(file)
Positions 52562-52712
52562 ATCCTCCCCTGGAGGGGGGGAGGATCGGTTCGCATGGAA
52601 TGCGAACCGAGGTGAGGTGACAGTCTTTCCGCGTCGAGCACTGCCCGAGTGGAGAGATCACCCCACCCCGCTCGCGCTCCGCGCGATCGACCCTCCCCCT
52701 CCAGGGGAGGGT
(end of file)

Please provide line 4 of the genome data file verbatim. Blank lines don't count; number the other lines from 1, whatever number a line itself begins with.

52701 CCAGGGGAGGGT